When designed the .416 Rigby was intended for use against dangerous game in Africa and India. The original 27 g (410 gr) bullet has a sectional density of .338 and at a velocity of 700 m/s (2,300 ft/s) generated 6,375 J (4,702 ft·lbf). The energy generated by the cartridge was on par with that of Rigby’s earlier .450 Nitro Express which, until the ban on the 11.6-millimetre (0.458 in) caliber in India and the Sudan in the early 1900s, had been the standard of measure for dangerous game rifles. The .416 Rigby would in its own right go on to become one of the most successful dangerous game cartridges designed for a magazine rifle.
Jack O’Connor, the noted advocate of small bore high velocity cartridges, took a .416 Rigby on his African safari and successfully took elephant and lion with it. Professional hunters such as John “Pondoro” Taylor, David Enderly Blunt and Harry Selby used the cartridge extensively for the hunting and the culling of elephant and Cape Buffalo. Today the .416 continues to be one of the favored rifle cartridge carried by professional hunters in Africa. J.A. Hunter provided a testimonial to John Rigby & Company stating “You will be pleased to know that the rifle which accounted for all the rogue lions on my last Government Expedition was the 416 Bore Magazine Rifle you supplied me with. I cannot speak too highly of it. Its stopping power was extraordinary, and the fact that all the lions, rhino, buffalo, etc., were shot at comparatively short range, and no other rifle to back me up, speaks volumes for the accuracy and efficiency of your rifle.”
While considered overpowered for the big cats, the .416 is regularly used for the hunting of these felines. In African nations which have enforced a ban on the use of sub 10.2-millimetre (0.400 in) rifle cartridge for dangerous game, the .416 Rigby is one of the first cartridges which can be considered for the hunting of lion or leopard. Prior to India’s independence in 1947 the .416 had success against India’s dangerous game which included the Bengal tiger. However, even the largest of the wild felines weigh no more than 300 kg (660 lb) and are thin skinned species and for this reason cartridges in the 8.6-millimetre (0.338 in) caliber magnums are more appropriate for these species. When using the .416 Rigby to hunt these large felids lighter bullets weighing 19–23 g (300–350 gr) which open up rapidly or fragment are the most appropriate.
Until recently, the use of .416 cartridges was mostly confined to Africa, where they were used primarily on dangerous or "thick-skinned" large game such as rhino, elephant and Cape buffalo. The .416 Rigby would be considered overpowered for North American game species. However, the .416 Rigby does offer a greater insurance against polar bear, Alaskan brown bear, and useful for the hunting of American bison where allowed.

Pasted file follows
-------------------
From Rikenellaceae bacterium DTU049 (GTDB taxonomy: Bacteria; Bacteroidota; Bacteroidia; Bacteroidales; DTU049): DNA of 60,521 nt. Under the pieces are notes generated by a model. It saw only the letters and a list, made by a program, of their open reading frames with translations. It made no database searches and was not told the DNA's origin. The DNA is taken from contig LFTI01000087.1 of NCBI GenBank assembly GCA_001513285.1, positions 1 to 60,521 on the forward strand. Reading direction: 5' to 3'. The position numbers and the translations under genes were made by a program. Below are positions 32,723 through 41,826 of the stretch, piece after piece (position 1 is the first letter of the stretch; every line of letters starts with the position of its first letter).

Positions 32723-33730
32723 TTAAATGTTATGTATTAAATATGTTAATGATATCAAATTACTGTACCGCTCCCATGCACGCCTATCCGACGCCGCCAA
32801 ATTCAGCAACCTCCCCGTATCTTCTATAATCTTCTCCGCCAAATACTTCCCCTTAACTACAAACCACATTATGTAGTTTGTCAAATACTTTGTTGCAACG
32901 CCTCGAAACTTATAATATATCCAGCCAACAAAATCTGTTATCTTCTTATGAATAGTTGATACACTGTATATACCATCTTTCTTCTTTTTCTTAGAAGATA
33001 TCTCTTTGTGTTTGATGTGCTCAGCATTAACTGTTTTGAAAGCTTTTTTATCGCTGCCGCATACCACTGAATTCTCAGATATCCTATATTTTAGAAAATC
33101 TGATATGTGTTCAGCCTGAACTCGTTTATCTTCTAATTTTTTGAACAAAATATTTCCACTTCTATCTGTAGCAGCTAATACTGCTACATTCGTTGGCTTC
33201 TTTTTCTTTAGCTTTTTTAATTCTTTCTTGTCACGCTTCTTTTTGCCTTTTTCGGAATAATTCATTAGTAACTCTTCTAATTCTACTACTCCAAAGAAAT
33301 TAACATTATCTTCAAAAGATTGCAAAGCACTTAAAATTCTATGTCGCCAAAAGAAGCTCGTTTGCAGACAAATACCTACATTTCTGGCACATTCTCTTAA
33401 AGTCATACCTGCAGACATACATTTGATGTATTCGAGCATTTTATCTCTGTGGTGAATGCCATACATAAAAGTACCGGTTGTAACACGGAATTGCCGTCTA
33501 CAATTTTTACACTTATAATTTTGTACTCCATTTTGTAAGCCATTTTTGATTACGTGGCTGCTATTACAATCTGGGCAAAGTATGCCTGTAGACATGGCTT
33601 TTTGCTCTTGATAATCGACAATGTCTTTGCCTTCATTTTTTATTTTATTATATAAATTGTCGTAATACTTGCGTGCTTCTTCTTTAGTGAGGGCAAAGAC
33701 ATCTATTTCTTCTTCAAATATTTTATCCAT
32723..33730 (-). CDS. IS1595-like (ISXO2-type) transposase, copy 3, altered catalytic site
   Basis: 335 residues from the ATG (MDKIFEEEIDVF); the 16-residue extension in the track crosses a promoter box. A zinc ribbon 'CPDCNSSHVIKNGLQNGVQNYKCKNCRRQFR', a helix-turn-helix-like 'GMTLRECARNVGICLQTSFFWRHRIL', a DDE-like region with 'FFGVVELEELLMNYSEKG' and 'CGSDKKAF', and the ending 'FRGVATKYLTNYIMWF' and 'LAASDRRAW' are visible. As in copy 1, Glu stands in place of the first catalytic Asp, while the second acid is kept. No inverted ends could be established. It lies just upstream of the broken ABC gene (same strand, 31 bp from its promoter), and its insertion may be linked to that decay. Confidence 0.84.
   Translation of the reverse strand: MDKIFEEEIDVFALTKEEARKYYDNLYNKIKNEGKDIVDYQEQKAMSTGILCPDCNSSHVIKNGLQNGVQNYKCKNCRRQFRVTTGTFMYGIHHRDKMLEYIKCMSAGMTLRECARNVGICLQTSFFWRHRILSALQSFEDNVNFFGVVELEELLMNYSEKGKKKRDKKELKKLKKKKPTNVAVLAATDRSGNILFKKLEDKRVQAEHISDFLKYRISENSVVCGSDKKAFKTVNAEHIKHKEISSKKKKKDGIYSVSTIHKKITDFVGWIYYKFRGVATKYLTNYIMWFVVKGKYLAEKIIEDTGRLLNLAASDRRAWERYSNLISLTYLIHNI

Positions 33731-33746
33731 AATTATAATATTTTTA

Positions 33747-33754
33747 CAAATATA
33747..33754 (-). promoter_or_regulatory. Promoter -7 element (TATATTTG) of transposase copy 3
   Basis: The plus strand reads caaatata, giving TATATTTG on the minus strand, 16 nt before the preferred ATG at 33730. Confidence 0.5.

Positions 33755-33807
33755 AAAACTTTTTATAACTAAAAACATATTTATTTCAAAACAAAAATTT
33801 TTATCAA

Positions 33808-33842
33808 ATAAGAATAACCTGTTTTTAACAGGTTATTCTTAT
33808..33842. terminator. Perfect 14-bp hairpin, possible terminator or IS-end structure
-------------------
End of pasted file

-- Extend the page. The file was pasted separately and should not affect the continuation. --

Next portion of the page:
The .416 Rigby cartridge case is of a unique design in that it had no prior cartridge case acting as a parent cartridge during its development. Due to the volume of the case, the .416 Rigby case has gone on to act as a parent cartridge to several modern cartridges and provide the inspiration to many others. The .378 Weatherby Magnum family of cartridges which include the .30-378, .338-378, .378, .416 and the .460 Weatherby Magnums use a case similar to the .416 Rigby albeit with a belt added to the case design.
The .416 Rigby is the parent cartridge for the following cartridges:
The .300 Lapua Magnum cartridge was designed by Lapua of Finland using the .338 Lapua Magnum case which in turn was based on the .416 Rigby. Lapua does not manufacture ammunition for the cartridge and should be considered a wildcat cartridge.
The .338 Lapua Magnum cartridge is a redesign by Lapua of a prior designed by Research Armament Industries (RAI) and Brass Extrusion Labs Ltd. (BELL) known as the .338/416. The Lapua uses a modified .416 case shortened and necked down to accept a 8.59 millimetres (0.338 in) bullet. The cartridge is capable of firing a 15.0 g (231 gr) bullet at 920 m/s (3,000 ft/s).
The .450 Dakota was designed by Don Allen of Dakota Arms. It is virtually identical to the .450 Rigby which it predates by a few years. The cartridge is based on the .416 Rigby necked up to 11.6 millimetres (0.458 in). The .450 Dakota fires a 32 grams (500 gr) bullet at 780 m/s (2,550 ft/s).
The .450 Rigby was designed by Paul Roberts of John Rigby & Company. The cartridge was designed to fire a 31 grams (480 gr) bullet at 725 m/s (2,378 ft/s).
The .510 Whisper is a subsonic rifle cartridge developed by SSK Industries for use in suppressed rifles, with the noise similar to that of a .22 short. It fires a .51-caliber bullet weighing 750 gr (49 g) at roughly 1,050 ft/s (320 m/s).